Can Bacterial Vaginosis Go Away On Its Own : Complete Fact Sheet

Can Bacterial Vaginosis Go Away On Its Own : Complete Fact Sheet

Bacterial vaginosis is a very common infection of the vagina that happens because of the overgrowth of the natural bacteria resent in the vagina called the lactobacilli. When the balance has been breached, lactobacilli overgrows and disturbs the normal pH of the vagina and causes this infection as the normal pH is also maintained by the lactobacilli. On the other hand, if the lactobacilli reduce in number, then this would also make the vagina a harbor for other harmful bacteria that invade and cause the infection. Such organisms include Gardenella that most commonly causes this infection. It should be noted here that bacterial vaginosis is not a sexually transmitted disease, however, it has a strong correlation with sexually hyperactive women.

Who can get Bacterial Vaginosis?

There is no proven fact as to how a woman can acquire this infection. But the relation of increased sexual activity is related to it, nevertheless. A woman who is sexually active and has multiple sexual partners is more prone to get this infection, which means that women from 16 to 45 years of age are the most susceptible.

On the contrary, if a woman who never had sex during their life or is limited to one sexual partner seldom gets this infection, however, it is not known if Bacterial Vaginosis is a sexually transmitted disease.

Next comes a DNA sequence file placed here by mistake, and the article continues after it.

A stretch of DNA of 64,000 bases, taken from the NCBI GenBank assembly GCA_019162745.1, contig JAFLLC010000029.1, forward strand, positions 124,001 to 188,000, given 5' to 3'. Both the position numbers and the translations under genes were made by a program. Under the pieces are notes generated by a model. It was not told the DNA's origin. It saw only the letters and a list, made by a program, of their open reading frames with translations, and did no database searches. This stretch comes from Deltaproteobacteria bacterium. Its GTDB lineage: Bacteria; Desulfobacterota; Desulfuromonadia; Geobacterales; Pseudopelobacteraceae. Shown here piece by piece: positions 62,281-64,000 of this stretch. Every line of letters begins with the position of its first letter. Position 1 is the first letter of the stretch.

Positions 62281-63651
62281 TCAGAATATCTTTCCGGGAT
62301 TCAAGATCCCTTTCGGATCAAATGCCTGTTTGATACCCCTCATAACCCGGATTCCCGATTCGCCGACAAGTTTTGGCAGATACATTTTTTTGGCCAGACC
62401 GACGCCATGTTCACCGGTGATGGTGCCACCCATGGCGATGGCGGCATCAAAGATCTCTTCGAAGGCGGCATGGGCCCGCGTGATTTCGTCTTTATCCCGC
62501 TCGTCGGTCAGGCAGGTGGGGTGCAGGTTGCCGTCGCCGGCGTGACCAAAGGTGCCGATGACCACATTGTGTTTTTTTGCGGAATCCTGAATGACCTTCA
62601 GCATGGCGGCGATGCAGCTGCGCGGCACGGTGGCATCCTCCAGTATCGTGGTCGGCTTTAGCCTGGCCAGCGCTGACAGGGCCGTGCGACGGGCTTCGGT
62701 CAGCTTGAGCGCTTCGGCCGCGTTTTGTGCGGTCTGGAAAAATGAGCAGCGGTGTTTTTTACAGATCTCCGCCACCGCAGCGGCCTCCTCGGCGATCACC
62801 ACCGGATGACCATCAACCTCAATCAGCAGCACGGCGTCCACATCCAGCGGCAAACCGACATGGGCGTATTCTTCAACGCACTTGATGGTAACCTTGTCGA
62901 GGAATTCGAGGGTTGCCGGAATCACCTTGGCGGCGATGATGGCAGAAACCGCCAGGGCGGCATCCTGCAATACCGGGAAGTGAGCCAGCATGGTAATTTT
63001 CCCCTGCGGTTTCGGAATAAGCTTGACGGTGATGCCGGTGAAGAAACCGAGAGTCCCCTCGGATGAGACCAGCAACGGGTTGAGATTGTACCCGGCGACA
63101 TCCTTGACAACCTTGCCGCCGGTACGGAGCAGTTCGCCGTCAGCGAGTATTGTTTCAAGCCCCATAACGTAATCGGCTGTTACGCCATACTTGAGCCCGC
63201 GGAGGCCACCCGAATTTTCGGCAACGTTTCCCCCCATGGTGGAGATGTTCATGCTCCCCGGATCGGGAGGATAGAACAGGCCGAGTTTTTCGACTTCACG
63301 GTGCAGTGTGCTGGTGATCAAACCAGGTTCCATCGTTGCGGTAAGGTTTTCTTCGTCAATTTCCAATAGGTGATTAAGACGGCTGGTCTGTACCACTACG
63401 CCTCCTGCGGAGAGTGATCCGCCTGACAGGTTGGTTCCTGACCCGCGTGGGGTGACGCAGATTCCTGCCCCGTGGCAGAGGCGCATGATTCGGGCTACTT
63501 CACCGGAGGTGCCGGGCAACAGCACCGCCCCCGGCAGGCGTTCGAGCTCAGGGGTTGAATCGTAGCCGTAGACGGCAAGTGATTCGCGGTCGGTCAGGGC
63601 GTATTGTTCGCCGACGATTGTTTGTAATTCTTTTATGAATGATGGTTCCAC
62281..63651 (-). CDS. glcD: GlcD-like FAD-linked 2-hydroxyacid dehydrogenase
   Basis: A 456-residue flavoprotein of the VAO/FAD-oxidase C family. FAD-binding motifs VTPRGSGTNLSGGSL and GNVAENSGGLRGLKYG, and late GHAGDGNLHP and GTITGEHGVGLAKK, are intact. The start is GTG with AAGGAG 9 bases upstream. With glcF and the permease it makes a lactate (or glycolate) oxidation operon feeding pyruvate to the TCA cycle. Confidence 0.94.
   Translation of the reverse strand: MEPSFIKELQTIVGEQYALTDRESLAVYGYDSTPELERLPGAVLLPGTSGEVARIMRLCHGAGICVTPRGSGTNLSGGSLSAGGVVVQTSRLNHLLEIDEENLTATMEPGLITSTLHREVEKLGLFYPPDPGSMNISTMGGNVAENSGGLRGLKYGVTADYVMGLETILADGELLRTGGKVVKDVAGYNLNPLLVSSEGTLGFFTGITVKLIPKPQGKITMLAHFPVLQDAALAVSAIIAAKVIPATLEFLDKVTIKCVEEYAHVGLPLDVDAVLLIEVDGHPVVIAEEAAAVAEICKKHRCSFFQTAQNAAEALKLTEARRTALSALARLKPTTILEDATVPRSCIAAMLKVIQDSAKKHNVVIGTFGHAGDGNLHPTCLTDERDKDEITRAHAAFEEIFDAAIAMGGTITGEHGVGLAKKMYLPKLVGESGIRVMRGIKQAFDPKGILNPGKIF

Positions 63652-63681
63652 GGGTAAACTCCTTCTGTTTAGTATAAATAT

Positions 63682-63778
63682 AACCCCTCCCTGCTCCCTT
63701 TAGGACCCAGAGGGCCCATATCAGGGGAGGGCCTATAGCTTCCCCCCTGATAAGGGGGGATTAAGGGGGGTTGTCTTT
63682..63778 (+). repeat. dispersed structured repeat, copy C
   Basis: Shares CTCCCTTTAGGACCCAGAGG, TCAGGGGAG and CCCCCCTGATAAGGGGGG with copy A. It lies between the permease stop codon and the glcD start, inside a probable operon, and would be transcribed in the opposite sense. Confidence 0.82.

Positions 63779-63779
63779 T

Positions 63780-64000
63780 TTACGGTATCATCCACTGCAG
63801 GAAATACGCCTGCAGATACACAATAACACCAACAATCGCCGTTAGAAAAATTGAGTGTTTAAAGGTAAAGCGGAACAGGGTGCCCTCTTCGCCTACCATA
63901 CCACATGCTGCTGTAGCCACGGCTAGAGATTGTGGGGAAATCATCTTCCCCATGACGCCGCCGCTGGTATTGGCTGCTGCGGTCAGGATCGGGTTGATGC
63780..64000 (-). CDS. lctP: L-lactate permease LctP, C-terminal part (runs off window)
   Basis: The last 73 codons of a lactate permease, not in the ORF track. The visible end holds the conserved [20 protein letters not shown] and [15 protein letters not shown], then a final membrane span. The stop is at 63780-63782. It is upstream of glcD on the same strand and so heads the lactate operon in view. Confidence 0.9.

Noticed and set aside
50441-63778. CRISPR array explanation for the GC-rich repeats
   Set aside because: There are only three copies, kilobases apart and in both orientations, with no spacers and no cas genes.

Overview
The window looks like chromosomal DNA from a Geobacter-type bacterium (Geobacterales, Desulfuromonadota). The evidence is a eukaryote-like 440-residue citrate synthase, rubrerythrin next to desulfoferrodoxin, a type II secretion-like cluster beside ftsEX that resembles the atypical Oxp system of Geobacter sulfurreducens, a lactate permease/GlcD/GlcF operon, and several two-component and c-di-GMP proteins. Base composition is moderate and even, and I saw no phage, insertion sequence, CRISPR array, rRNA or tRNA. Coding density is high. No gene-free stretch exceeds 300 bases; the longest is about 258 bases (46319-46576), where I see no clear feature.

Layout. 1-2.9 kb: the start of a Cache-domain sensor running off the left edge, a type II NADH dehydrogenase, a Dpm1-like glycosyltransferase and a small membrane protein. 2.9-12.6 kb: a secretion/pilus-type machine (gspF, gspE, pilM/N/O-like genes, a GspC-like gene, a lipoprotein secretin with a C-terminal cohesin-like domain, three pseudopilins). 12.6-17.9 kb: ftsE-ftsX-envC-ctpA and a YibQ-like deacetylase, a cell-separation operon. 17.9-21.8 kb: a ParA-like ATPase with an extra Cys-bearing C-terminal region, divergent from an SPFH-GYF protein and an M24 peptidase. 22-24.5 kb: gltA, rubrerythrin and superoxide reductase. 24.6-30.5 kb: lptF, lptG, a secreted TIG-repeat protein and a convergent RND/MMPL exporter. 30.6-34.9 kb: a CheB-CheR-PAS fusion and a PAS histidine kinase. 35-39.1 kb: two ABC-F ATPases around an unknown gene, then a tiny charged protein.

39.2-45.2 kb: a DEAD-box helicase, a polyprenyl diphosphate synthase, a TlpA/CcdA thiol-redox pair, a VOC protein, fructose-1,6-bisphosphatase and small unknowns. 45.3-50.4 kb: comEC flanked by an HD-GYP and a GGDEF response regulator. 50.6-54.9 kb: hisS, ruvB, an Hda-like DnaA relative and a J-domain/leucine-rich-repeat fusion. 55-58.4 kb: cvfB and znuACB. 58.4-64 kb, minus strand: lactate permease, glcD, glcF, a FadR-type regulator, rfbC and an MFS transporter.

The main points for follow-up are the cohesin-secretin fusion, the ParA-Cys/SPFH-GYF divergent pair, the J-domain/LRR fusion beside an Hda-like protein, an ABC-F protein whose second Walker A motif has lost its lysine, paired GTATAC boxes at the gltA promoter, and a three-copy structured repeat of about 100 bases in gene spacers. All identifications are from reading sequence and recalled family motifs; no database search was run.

Similarly, douching your vaginal region with scented soaps can alter the balance of your vagina. We need to understand that the vagina is a self-cleaning structure and it does not need cleaning.

Using an intrauterine device (IUD) is also connected to increased chances of acquiring bacterial vaginosis.

Bacterial-Vaginosis

What are the symptoms of this infection?

Infection with bacterial vaginosis is usually not of severe intensity and is treated easily. The symptoms of the infection can be nasty and disturbing. You may experience:

  • An obnoxious fishy odor, which gets stronger after having sex
  • Burning sensation while urination
  • Itching in your genital region
  • Gray or whitish discharge
  • An uncomfortable feeling

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When to see a doctor?

Any sexually active woman should make regular visits to her doctor. There are many diseases which are sexually transmitted and it is crucial to diagnose these diseases before things get worse. But more importantly, if you see unusual symptoms in yourself then it becomes a must to visit your doctor. Let your doctor know if you have:

  • Multiple sex partners
  • Fever